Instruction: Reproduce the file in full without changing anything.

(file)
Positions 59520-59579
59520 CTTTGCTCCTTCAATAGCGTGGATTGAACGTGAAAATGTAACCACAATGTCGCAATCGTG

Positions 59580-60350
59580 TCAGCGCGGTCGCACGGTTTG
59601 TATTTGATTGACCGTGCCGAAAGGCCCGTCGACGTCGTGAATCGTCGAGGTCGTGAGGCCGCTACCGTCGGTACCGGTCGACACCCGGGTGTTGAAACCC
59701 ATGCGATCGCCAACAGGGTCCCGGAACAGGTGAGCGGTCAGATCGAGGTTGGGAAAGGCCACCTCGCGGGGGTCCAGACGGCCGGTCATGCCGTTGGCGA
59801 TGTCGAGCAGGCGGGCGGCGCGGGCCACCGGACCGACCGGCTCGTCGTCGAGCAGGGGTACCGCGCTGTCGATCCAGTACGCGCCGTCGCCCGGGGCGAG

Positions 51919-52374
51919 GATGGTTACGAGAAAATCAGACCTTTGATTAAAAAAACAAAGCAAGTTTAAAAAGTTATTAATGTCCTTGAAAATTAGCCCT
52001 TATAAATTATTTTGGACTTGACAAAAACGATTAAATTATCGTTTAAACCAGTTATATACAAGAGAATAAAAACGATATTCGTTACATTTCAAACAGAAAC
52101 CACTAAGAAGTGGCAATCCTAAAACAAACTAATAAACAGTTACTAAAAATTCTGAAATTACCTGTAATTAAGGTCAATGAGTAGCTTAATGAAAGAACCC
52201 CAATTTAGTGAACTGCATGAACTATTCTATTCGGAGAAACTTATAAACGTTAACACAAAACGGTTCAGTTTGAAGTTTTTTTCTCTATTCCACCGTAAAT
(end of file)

Positions 59520-59579
59520 CTTTGCTCCTTCAATAGCGTGGATTGAACGTGAAAATGTAACCACAATGTCGCAATCGTG

Positions 59580-60350
59580 TCAGCGCGGTCGCACGGTTTG
59601 TATTTGATTGACCGTGCCGAAAGGCCCGTCGACGTCGTGAATCGTCGAGGTCGTGAGGCCGCTACCGTCGGTACCGGTCGACACCCGGGTGTTGAAACCC
59701 ATGCGATCGCCAACAGGGTCCCGGAACAGGTGAGCGGTCAGATCGAGGTTGGGAAAGGCCACCTCGCGGGGGTCCAGACGGCCGGTCATGCCGTTGGCGA
59801 TGTCGAGCAGGCGGGCGGCGCGGGCCACCGGACCGACCGGCTCGTCGTCGAGCAGGGGTACCGCGCTGTCGATCCAGTACGCGCCGTCGCCCGGGGCGAG

Positions 51919-52374
51919 GATGGTTACGAGAAAATCAGACCTTTGATTAAAAAAACAAAGCAAGTTTAAAAAGTTATTAATGTCCTTGAAAATTAGCCCT
52001 TATAAATTATTTTGGACTTGACAAAAACGATTAAATTATCGTTTAAACCAGTTATATACAAGAGAATAAAAACGATATTCGTTACATTTCAAACAGAAAC
52101 CACTAAGAAGTGGCAATCCTAAAACAAACTAATAAACAGTTACTAAAAATTCTGAAATTACCTGTAATTAAGGTCAATGAGTAGCTTAATGAAAGAACCC
52201 CAATTTAGTGAACTGCATGAACTATTCTATTCGGAGAAACTTATAAACGTTAACACAAAACGGTTCAGTTTGAAGTTTTTTTCTCTATTCCACCGTAAAT